TOULOUSE, FRANCE — The transition to hydrogen-fueled airplanes in Europe will necessitate a €300 billion investment and the implementation of a tax on traditional jet fuels, according to a study by a clean energy advocacy group. 

This highlights the enormous challenge policymakers face in promoting green aviation.

Airbus, the world's leading aircraft manufacturer, has set a goal of launching a zero-emission hydrogen-fueled airplane by 2035. However, it has expressed concerns about the pace of infrastructure development required to support this technology.

The research, released by the non-profit organization Transport & Environment on Monday, estimates that the cost of building a hydrogen supply chain in Europe between 2025 and 2050 would reach €299 billion. This figure primarily encompasses the expenses associated with the production, liquefaction, and distribution of green hydrogen.

According to the study, without a tax on kerosene, hydrogen planes would be 8% more costly than jet-fuel-powered aircraft by 2035. However, if a tax were levied on jet fuel and a price put on carbon emissions, hydrogen planes could be 2% cheaper to operate.

The study took into account a carbon price of €127 per tonne of carbon dioxide by 2035. The current carbon price, under the EU's system for trading carbon emission permits, is just below €85 per tonne, having reached a high of just over €100 per tonne in February.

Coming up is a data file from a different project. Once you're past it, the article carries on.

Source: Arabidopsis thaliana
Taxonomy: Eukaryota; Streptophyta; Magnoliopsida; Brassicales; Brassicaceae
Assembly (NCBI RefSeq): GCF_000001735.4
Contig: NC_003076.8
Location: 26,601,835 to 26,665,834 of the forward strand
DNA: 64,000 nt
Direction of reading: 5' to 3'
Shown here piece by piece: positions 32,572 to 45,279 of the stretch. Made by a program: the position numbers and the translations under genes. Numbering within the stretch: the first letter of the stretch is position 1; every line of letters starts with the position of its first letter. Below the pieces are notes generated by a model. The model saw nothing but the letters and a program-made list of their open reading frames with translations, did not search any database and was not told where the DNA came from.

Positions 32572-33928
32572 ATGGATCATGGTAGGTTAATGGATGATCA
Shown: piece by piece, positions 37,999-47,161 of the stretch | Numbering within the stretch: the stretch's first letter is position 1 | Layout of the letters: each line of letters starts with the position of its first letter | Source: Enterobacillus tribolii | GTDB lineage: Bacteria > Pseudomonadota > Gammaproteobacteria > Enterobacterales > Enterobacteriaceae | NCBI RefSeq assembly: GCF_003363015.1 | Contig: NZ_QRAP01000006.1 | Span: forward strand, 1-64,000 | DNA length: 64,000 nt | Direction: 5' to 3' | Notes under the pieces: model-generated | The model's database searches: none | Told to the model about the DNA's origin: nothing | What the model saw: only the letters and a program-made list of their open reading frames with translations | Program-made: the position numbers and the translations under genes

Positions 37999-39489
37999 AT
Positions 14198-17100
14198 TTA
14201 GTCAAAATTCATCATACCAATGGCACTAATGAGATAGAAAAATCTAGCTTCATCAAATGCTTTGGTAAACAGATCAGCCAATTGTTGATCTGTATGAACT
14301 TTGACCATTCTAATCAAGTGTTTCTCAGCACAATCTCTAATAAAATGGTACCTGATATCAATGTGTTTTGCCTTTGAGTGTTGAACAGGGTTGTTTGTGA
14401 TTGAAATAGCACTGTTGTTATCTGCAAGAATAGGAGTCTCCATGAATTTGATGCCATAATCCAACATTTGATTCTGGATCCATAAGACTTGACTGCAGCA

Although a kerosene tax has not yet been introduced, Transport & Environment based its calculations on current proposals from the European Commission, estimating a tax of approximately €0.37 per litre. The current price of jet fuel, which generally mirrors crude oil prices, stands at about €0.55 per litre.

Carlos López de la Osa, aviation technical manager at Transport & Environment, stated, "If we want Airbus to follow through, we need to create a market for zero-emission aircraft by taxing fossil jet fuel and mandating zero-emission planes in the future."

Airbus, on the other hand, asserted that "taxation is not the solution to get there" but stated it was committed to "bringing to market the first hydrogen-powered commercial aircraft by 2035." The company believes that incentives to encourage investment in technologies and infrastructure, along with carbon pricing and market-based measures, offer a more cost-effective path towards reducing aviation emissions.

Aviation remains one of the most challenging industries to decarbonize, partly due to the inadequate advancement of battery technology to power long-distance flights. Hydrogen, produced by separating hydrogen atoms from water molecules, is regarded by policymakers as a key fuel for decarbonizing heavy industries, provided it is produced using renewable power.

The aviation industry has pledged to meet net zero carbon emissions targets through a combination of new fuel technologies, including sustainable aviation fuels (SAFs) and hydrogen, and more efficient aircraft, engines, and air traffic management.

While opinions vary on how quickly hydrogen can help decarbonize the industry due to technical obstacles, many aviation experts foresee a rise in the cost of air travel. "Flying in the future will be more expensive. There's no way around it," de la Osa said, adding that "hydrogen aviation will make economic sense as long as we apply the polluter pays principle. Otherwise, the industry will shoot itself in the foot."